Herron said she didn’t have a plan but imagined she would go back to work eventually. When the recession hit, there weren’t many jobs open in ministry, so she took it as an opportunity to try her hand at writing. “Luckily I’m in a position where my husband has been working long enough that it was nice that I didn’t have to work. But when the recession hit, I didn’t have the conscience to take a job away from someone who needed it more,” she said.

Herron said she has been writing since April of 2002, working for United Methodist Publishing House with curriculum called “LinC,” meaning “Living in Christ,” an online subscription-based lesson curriculum. She works with four or five on a team of writers.

“I’m the oldest, and I’ve been there the longest. I’ve written this online lesson curriculum on current events, and it gives Biblical references to things happening now. I write for them about once a month,” she said. “It is really relevant and timely. I look at things happening in current events and pop culture and how they relate to being a mom.”

Herron said writing curriculum has been fulfilling and kept her busy. “Then I thought about looking at newspapers and magazines. When my boys are going to preschool, I use that as an opportunity to find a creative outlet and find new things,” she said. “I like to say I don’t know what I want to do when I grow up, because I became what I wanted to be - a mom - and the rest is icing on the cake.”

Herron said she loves feature writing and enjoys the community flavor of Blount Today. “I enjoy the community aspect of Blount Today and always wanted to get on board with people who do that kind of thing and really respect and honor their community,” she said.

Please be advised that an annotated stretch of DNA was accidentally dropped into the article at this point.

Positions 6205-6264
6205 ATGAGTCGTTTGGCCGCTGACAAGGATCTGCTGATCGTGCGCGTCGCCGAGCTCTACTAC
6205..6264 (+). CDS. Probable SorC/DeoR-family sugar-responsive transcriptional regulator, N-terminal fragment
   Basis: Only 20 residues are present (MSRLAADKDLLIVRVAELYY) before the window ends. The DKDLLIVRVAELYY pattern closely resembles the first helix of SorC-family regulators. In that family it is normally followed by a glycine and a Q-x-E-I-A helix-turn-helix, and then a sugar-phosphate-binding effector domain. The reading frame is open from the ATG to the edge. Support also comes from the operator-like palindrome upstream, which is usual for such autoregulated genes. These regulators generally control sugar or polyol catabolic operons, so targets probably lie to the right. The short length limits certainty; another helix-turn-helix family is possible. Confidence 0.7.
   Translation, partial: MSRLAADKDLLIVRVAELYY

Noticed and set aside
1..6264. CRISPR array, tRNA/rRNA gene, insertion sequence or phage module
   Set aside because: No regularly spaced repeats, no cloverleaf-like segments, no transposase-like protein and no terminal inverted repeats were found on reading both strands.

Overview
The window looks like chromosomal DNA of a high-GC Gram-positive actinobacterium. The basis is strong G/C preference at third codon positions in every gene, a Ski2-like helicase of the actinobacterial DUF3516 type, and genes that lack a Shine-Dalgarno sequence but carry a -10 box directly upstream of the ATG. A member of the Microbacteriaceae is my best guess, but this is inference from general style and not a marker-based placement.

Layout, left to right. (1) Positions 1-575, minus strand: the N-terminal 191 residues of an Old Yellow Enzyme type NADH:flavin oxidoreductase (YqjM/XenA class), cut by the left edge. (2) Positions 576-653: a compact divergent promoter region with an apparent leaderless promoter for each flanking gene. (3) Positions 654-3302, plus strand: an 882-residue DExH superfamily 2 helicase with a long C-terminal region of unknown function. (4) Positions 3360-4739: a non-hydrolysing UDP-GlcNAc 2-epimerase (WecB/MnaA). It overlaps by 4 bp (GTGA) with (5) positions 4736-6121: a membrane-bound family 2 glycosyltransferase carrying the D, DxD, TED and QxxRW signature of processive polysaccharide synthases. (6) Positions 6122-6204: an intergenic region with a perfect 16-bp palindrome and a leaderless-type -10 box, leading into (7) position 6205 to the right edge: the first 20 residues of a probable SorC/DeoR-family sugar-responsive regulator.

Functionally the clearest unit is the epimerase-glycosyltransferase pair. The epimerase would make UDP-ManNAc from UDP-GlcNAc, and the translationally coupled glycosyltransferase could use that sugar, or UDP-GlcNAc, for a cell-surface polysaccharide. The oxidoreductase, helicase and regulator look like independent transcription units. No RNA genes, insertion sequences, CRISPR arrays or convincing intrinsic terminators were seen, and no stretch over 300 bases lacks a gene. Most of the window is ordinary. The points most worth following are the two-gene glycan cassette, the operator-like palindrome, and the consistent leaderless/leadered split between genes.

Herron said “Blonde Faith” was a concept she had in the back of her head for a while. “I thought, ‘I’ll go ahead and print a little page about Blonde Faith, and if opportunity came, I would be ready.’ It’s something I had been thinking about,” she said.

Herron said she has a following of moms on Facebook. “I post things about being a housewife and being a mom and put a spin on it. I have to laugh about it,” she said. “It is one of those things where you could laugh or cry, and anti-depressants are expensive… So I laugh, and I get great responses from moms.”

Herron said her online community of moms and other friends often encourage her to write a book of her observations. “I don’t have the energy to write a pamphlet, but if I get chance to turn observer, I’d love to have the chance to tell those stories,” she said. “I love the column format. It is short and sweet. I love finding little things -- not always informative and preaching -- but something fun and entertaining and relatable.”

Herron said when she thinks about her writing, including her curriculum writing, she seeks to entertain and inform or relate. “I do so much curriculum-writing that is teacher-based. I’m really excited about doing something different,” she said.